This build up should up should be engrossing. The presence of these named actors should be the seeds needed to grow a decent flick. This should be a fantastic ride for the viewer in a very terse thriller. It is not.
The film seems to be acted with great dexterity but the story is told in extremely poor fashion. I don't know if it is in the writing or the directing, but this film falls extremely short of its mark.
I am leaning towards Doug Liman as the culprit. Liman's last effort was an absolute train wreck: Jumper. Remember the Hayden Christensen stinker about a boy with the ability to transport himself, or "Jump" from place to place. Not good. Not good at all.
Liman did give us Swingers, but I attribute the success there to the spectacular script from Jon Favreau. He also gave us The Bourne Identity, but again Tony Gilroy's script was the creative background for that film. Perhaps he showed some chops with Bourne but this was something of a standalone. Many argue that he kept the train a rollin' with Mr. & Mrs. Smith, but I argue that Mr. & Mrs. Smith was a failure from what it could have been. It suffered also, from Brangalina-itis, a debilitating disease of the film industry (see also: Bennifer and the atrocity that was GIGLI).
Liman doesn't have a reliable enough track record to not look his way first when considering the blame. And in my humble opinion, there is some blame to be thrown here.
This film gets mired in a bunch of unrelated scenes that are supposed to tie everything together and instead make everything worse. It plays out just as it sounds - the scattershot plot details are muddled and do very little more than confuse the viewer.
It is nearly a full hour before we get to the reveal. The outing of Valerie Flume. If her reaction would have given us high drama and drawn in the viewer, I would have forgiven the first hour. The post-outing drama that unfolds is just as scattered and boring as the build. In fact, the road to resolution is even worse. We get more of Wilson's ego and little more than a stoic response from Flume, who is in reality furious and frightened at the same time.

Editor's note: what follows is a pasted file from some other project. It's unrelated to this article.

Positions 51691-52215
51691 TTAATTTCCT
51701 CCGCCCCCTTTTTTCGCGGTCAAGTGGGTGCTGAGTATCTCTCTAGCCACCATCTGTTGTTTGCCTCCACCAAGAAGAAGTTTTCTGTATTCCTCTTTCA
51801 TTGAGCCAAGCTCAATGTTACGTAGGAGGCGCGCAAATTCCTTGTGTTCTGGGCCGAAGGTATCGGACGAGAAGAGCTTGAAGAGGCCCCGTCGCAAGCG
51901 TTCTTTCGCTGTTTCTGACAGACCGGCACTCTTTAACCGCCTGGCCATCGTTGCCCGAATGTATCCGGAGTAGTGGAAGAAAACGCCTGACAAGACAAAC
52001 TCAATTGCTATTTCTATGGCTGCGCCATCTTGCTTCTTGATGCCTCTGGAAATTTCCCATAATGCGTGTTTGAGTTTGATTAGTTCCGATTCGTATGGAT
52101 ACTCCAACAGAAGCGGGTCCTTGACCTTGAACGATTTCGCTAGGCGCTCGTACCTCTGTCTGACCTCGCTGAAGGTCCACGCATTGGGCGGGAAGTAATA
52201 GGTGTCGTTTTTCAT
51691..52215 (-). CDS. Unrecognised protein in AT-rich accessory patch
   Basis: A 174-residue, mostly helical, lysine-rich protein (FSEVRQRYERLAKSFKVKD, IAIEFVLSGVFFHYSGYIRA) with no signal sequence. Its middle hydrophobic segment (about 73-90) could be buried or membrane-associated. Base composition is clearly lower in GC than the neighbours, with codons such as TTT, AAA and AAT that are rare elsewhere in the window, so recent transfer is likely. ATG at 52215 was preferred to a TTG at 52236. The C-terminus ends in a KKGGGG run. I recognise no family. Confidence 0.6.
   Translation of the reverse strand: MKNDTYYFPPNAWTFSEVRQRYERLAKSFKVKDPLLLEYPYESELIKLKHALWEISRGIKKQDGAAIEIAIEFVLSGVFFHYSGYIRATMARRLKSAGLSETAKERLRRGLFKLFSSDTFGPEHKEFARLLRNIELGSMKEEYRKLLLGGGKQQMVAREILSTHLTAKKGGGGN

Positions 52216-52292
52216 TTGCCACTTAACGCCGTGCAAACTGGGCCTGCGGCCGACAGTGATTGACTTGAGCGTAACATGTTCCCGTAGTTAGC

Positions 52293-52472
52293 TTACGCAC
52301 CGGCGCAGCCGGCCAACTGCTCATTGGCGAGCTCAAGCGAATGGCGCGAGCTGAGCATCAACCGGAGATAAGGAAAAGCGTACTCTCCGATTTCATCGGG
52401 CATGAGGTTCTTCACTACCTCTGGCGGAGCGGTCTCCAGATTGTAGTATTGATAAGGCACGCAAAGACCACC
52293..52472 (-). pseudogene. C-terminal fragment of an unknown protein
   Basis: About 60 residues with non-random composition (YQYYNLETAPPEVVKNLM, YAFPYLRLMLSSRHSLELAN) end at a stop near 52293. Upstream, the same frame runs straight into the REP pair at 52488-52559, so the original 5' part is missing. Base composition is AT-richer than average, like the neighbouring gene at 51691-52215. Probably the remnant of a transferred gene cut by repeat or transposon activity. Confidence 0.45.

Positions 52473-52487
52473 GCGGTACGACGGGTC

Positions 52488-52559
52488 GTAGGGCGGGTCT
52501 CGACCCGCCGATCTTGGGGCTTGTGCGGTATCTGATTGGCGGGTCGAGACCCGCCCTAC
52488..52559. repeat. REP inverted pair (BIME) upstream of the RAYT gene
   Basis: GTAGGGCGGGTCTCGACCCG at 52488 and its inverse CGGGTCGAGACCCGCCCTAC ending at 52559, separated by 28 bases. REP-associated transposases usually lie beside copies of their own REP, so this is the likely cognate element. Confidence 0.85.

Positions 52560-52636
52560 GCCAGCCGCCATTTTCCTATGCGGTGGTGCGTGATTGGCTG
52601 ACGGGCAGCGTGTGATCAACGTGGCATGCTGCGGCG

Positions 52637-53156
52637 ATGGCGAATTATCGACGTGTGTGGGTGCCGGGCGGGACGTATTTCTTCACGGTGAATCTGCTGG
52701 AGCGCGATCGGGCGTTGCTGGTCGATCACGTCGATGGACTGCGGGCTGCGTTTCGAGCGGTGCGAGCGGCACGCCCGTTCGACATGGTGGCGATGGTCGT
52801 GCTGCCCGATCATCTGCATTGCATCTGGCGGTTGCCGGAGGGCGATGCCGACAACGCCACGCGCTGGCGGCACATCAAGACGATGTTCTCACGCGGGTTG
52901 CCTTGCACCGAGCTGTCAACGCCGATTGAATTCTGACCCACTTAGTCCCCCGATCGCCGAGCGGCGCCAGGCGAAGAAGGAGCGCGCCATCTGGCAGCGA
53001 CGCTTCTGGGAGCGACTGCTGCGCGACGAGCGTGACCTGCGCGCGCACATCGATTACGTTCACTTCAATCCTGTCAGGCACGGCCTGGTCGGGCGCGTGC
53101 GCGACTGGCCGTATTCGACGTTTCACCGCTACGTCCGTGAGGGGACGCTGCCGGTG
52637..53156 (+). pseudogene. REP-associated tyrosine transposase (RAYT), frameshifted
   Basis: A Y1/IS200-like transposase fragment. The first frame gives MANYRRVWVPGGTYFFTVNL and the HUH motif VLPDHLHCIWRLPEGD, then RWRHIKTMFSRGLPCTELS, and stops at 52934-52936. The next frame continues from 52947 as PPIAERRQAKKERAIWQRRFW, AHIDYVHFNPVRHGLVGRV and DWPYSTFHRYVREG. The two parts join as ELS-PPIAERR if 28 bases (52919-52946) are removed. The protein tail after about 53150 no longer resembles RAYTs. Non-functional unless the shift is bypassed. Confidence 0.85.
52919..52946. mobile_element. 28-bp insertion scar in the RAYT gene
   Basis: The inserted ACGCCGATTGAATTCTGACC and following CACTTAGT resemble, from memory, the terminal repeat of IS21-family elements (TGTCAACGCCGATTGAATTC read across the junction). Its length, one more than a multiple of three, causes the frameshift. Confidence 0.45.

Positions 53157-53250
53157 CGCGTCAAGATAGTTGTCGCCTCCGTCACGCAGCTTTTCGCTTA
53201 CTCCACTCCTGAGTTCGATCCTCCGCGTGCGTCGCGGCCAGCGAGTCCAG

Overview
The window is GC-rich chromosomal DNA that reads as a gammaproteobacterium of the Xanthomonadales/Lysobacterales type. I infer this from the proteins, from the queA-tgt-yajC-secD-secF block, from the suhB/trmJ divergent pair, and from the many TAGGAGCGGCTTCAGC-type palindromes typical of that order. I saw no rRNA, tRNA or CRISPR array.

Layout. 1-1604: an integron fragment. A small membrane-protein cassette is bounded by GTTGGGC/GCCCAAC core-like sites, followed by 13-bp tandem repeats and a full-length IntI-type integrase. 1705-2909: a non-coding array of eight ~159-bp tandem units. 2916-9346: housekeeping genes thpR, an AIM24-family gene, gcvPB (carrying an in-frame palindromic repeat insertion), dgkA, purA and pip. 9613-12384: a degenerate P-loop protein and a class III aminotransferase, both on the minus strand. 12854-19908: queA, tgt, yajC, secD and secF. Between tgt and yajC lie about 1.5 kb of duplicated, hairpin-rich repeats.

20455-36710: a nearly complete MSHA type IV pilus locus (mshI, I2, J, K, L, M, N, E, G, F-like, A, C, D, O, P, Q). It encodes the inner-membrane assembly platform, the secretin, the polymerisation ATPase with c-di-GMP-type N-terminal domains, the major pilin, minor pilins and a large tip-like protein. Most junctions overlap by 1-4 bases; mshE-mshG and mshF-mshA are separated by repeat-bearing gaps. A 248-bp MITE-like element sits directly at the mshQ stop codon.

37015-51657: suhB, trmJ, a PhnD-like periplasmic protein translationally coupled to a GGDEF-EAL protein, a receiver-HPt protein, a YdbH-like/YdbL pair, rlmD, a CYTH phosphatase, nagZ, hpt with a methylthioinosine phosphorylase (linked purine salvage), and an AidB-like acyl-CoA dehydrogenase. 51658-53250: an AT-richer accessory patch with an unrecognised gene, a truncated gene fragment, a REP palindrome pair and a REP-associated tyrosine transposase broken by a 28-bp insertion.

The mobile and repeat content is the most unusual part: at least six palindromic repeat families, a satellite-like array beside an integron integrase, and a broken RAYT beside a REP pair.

Perhaps everything seems so disjointed because this film is completely devoid of emotion both on screen and in terms of what is stirred in the viewer. From the first credits to the end roll, I felt nothing. I will use the word disjointed again, because that is how it felt. Perhaps with a more coherent story line, things would have played out differently and I would have been drawn in a bit more.
I started writing this last night and I have picked it back up watching Hot Tube Time Machine with some friends who are in town. I am bored with FAIR GAME and I am done writing about it. I hope to get to see Harry Potter soon. I hear it is fantastic and it is very, very dark.
I also want to see The Next Three Days. It actually looks like a different take on the standard action drama. The Next Three Days is going to pale at the box office next top HP 7 Pt. 1, but Russell Crowe still has it and I hope some folks make it out there to check him out.
As for Fair Game, I really didn't like it...2 of 5 horns from the Reel Rhino and I think that is being generous. The best one-minute of that movie is the last minute. An impassioned speech by Sean Penn about the responsibility of the people to protect themselves from oppression and tyranny. It is a well delivered speech that stirred the only emotions in me that I felt the entire film. This was a poorly made movie of a fantastic story.
I will catch up with you soon...till later, take care.
The Reel Rhino